Another Roman historian, Suetonius, a court official under the emperor Hadrian, stated in his Life of Claudius (written about 120 A.D.) that Christians were expelled from Rome because of Christ (whom he calls Chrestus)::
“As the Jews were making constant disturbances at the instigation of Chrestus, he [Claudius] expelled them from Rome”. (Life of Claudius, 25:4)1
In another of his works, Suetonius records the punishment that Christians were receiving in Rome during the time of Nero (64 A.D.):
“Punishment by Nero was inflicted on the Christians, a class of men given to a new and mischievous superstition.” (Lives of the Caesars, 26.2)
This “superstition” undoubtedly refers to the conviction by early Christians that Christ had been crucified and risen from the dead.
Pliny the Younger
C. Plinus Secundus, called Pliny the Younger to distinguish him from his uncle, was governor of Bithynia in Asia Minor about A.D. 112. He wrote to the emperor Trajan to seek advice on how to deal with the problem of Christians in his province. He recounted to Trajan in his letters that he had been killing so many, he was considering whether he should continue killing anyone who professed to be a Christian, or only certain ones. He explains that he made them bow down to statues of Trajan, and “curse Christ, which a genuine Christian cannot be induced to do.“ In the same letter he say of the people who were being tried:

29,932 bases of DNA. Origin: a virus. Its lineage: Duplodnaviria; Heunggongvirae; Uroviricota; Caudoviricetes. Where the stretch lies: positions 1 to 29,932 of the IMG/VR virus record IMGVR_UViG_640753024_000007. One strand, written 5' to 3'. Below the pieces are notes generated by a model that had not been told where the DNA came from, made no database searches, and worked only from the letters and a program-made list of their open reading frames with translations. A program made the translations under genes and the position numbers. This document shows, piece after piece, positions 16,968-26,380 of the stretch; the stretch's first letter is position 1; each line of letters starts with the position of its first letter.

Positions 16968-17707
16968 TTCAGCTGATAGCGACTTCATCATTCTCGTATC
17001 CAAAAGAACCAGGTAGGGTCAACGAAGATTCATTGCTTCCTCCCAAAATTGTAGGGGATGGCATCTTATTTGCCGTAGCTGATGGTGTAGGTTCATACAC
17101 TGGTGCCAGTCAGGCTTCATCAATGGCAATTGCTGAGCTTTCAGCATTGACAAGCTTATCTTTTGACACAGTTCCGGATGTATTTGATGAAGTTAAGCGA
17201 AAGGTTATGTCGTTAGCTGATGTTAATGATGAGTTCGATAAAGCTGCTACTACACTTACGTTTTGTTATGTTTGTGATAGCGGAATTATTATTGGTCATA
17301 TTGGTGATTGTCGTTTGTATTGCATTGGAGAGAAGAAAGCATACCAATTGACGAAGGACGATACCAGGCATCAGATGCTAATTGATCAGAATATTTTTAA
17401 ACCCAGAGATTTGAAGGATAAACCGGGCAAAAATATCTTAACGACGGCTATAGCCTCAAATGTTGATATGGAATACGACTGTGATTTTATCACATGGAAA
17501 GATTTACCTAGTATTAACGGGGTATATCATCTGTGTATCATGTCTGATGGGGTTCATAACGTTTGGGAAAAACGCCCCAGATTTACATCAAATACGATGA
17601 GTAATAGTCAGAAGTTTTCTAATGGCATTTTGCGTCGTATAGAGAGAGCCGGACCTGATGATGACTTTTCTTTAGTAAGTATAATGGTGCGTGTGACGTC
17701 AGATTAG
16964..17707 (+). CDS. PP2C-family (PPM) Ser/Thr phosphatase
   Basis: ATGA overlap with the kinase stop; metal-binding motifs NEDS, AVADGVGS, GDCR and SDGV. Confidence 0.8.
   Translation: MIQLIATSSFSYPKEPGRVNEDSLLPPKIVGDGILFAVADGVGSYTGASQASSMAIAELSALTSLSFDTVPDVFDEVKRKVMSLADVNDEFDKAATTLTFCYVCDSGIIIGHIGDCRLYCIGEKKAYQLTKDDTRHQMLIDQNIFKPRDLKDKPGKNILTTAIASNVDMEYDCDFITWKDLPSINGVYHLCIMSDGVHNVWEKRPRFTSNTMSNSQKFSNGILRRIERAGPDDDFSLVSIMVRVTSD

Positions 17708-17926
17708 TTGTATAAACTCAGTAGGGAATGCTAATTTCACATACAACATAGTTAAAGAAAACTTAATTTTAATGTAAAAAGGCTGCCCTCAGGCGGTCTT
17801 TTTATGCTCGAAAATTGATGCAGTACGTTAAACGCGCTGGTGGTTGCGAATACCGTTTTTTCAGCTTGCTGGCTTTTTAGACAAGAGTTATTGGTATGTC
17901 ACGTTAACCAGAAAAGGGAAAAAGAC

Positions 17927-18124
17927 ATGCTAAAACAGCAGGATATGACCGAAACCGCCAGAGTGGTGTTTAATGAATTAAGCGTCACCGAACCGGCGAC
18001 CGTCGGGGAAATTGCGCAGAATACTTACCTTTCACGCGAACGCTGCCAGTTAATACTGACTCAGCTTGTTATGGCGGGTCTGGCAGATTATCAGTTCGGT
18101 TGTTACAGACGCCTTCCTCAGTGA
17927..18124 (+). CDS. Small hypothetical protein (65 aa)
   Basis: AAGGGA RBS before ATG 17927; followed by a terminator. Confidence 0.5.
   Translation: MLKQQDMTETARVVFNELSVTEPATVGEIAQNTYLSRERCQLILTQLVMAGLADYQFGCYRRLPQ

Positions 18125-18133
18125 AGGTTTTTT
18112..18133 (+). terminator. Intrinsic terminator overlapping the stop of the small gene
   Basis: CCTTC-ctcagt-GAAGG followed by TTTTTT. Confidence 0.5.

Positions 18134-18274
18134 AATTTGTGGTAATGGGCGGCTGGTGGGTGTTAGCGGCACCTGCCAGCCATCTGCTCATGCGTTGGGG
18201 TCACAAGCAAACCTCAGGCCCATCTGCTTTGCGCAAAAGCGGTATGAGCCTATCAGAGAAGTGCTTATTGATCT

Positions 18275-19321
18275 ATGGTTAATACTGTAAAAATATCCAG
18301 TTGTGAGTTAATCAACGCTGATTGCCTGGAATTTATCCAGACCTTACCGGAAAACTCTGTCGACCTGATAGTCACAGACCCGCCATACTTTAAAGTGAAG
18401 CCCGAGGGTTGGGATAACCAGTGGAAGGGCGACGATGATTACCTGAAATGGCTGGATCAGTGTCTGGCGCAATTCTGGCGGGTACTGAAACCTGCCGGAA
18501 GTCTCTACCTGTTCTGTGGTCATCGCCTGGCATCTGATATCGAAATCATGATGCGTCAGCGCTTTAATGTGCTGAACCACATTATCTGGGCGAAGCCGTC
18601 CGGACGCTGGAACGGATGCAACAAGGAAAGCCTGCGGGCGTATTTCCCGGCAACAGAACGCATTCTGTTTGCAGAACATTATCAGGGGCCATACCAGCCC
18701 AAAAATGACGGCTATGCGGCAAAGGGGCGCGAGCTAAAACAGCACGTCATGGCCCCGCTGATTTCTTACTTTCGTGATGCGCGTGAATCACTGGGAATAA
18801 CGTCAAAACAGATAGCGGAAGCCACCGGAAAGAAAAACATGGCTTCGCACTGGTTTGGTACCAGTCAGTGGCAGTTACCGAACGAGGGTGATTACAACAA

“They affirmed, however, that the whole of their guilt, or their error, was, that they were in the habit of meeting on a certain fixed day before it was light, when they sang in alternate verse a hymn to Christ as to a god, and bound themselves to a solemn oath, not to do any wicked deeds, but never to commit any fraud, theft, adultery, never to falsify their word, not to deny a trust when they should be called upon to deliver it up.” (Epistles X, 96)